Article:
I've been busy writing an article about edge maintenance on a Coticule. It got finished, but it lacked clarity, so I haven't published it. It's a simple topic, but I'm specialized in making things very complicated.
In essence, touching up a and edge that lost a bit of performance, is reaching back into the honing sequence, and bring back the edge from the point it degraded to, all the way up to peak performance again. When done at the first signs of edge deterioration, refinishing is all it takes. But edge deterioration is not a simple process. We deal with a slowly progressing process of rounding the very edge. This is what can be corrected with a refinishing at the earliest signs. But we might also experience tear-out: depending on -at razor level- the steel and the bevel angle, and -at user level- the coarseness of the beard (influenced by prep) and the stress the user puts on the edge by deviating from its ideal cutting angle. Such tear-out of small fragments of the very edge can't be undone by a simple refinishing. If that kind of micro-damage accumulates, the razor reaches a point where it needs rehoning, instead of normal edge maintenance. It depends on razor and the person using it, how many touch-ups will be possible. For those who have a microscope, this accumulation of micro-damage can easily be monitored.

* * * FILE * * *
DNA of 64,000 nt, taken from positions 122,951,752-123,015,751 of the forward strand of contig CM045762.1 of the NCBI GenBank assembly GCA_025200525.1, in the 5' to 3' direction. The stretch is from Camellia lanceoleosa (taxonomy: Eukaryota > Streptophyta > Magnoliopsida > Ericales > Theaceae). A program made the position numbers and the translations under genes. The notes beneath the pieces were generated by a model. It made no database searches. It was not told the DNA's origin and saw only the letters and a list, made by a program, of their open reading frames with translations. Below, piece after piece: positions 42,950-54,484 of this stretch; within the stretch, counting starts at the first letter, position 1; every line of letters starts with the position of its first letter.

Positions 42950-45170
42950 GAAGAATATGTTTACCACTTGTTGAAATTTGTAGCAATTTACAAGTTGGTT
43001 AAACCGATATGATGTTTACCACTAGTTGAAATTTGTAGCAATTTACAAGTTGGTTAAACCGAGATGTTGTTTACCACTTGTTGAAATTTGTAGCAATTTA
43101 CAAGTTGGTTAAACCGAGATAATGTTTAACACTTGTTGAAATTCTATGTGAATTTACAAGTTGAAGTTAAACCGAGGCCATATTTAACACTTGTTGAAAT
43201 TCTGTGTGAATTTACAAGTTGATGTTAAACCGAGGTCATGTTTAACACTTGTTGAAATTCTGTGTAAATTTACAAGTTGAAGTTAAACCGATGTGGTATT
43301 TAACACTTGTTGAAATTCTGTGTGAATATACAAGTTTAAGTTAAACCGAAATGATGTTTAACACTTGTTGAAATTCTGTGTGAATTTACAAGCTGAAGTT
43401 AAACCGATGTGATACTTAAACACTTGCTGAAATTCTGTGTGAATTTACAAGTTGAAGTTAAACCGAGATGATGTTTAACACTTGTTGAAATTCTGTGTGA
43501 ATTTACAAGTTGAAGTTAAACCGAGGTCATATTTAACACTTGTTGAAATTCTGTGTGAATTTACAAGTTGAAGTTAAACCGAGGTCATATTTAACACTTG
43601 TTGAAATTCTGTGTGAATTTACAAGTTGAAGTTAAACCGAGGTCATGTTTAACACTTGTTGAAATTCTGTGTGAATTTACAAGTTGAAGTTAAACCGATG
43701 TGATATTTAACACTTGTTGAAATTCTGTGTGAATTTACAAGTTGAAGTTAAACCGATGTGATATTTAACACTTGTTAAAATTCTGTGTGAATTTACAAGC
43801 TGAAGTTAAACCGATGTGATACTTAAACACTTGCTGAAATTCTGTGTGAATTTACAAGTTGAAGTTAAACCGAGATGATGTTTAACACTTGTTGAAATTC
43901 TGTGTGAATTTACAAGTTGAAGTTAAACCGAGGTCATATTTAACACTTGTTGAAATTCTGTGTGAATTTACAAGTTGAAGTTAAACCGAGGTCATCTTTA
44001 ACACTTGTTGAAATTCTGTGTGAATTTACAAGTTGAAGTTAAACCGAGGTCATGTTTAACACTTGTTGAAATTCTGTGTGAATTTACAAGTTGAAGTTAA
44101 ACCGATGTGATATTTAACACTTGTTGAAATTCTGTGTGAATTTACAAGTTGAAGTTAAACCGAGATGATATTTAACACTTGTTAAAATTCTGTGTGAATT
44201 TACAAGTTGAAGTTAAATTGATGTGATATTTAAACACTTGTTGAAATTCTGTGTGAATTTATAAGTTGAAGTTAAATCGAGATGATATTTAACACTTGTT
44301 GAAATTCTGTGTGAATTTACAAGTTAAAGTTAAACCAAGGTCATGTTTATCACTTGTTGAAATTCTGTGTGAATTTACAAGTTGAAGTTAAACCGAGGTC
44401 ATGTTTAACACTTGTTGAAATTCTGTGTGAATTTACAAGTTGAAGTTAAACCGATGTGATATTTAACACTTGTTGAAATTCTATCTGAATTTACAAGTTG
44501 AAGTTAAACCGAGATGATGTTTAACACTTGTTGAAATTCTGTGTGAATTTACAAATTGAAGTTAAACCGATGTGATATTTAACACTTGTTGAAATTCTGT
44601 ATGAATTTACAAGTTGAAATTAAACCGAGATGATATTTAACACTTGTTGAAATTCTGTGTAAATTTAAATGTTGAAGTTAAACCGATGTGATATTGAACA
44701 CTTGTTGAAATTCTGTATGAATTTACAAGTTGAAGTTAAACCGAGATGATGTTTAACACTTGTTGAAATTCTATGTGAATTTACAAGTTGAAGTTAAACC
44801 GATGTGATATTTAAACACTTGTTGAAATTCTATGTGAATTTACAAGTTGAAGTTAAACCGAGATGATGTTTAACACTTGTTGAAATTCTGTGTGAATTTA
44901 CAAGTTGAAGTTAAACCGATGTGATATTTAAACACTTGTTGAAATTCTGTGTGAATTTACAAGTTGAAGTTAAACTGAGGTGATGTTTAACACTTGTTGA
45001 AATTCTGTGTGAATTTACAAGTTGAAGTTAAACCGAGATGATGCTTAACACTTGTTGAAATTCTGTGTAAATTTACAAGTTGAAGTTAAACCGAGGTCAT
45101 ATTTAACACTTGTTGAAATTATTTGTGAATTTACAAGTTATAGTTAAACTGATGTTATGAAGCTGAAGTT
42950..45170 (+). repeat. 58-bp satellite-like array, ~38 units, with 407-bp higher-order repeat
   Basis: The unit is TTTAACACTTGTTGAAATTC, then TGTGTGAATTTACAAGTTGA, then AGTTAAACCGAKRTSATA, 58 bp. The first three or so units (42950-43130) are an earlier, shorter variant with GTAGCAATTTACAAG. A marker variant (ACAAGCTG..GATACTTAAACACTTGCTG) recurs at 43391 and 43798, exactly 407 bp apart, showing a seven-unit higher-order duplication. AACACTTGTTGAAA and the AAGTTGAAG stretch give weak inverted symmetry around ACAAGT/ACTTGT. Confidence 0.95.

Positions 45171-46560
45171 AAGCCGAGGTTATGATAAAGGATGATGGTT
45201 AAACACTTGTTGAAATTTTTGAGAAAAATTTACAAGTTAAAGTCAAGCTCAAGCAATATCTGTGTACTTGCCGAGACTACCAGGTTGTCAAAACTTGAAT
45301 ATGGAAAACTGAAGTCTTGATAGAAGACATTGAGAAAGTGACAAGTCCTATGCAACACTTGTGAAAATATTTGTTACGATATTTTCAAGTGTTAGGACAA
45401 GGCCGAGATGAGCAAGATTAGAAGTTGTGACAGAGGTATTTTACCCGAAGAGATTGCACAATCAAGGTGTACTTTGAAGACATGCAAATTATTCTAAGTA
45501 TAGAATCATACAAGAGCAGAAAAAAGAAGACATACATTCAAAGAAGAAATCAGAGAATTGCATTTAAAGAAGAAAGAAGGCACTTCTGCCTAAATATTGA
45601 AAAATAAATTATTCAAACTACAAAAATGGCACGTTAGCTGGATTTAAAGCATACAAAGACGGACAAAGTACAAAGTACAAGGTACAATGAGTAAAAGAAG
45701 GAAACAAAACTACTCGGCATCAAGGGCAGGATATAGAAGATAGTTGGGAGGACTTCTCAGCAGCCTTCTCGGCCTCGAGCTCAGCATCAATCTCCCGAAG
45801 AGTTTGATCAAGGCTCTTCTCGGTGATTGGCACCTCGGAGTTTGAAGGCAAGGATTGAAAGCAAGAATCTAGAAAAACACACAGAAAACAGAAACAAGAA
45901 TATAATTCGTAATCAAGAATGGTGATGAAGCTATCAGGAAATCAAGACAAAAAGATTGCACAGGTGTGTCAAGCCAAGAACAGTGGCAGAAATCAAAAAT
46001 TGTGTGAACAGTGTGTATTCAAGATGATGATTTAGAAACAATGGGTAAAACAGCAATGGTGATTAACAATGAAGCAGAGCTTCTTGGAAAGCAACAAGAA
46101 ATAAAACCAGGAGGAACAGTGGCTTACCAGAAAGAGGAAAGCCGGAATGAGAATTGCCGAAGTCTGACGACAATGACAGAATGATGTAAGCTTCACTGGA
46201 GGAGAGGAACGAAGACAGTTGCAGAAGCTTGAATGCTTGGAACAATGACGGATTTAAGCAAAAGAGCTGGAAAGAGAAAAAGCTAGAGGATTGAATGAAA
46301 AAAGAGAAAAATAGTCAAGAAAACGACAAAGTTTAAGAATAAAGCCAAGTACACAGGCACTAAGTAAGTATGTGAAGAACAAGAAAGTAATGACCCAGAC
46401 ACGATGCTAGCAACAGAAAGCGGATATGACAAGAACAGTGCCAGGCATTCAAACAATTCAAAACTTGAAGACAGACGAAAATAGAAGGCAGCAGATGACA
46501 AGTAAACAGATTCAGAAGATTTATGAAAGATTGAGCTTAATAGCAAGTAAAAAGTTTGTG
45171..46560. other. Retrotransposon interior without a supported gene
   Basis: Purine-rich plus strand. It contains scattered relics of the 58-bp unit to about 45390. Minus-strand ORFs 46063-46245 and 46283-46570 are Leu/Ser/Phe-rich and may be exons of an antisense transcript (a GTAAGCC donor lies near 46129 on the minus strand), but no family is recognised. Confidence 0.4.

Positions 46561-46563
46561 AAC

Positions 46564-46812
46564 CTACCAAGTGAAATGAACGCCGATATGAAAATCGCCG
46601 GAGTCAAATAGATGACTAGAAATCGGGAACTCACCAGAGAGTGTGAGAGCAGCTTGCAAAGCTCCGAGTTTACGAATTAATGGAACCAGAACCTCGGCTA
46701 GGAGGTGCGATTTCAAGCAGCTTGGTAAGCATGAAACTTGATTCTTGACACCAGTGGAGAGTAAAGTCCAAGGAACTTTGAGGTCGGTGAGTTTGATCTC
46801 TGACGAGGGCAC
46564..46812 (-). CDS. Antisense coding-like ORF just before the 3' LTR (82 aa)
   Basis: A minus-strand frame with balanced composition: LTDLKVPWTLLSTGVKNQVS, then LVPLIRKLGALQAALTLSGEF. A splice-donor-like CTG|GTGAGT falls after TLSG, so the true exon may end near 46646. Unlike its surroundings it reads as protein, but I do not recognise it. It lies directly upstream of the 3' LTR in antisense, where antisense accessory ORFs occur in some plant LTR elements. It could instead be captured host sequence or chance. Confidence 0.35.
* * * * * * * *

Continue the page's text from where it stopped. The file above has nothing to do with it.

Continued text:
If a refinishing on water doesn't give the desired outcome, you could try reaching a bit further back into the honing sequence, i.e. starting out on a very light slurry and take it from there.
I have about 4 or 5 of my razors home at the moment. They don't get much use, as I mostly shave with razors that aren't mine, but when one my own seems to be lacking during the shave, I simply grab a Coticule and give it 50 laps or so. I haven't honed any of those in over a year, maybe even two years. I have a few others that are usually on loan. I hone these when they come back home.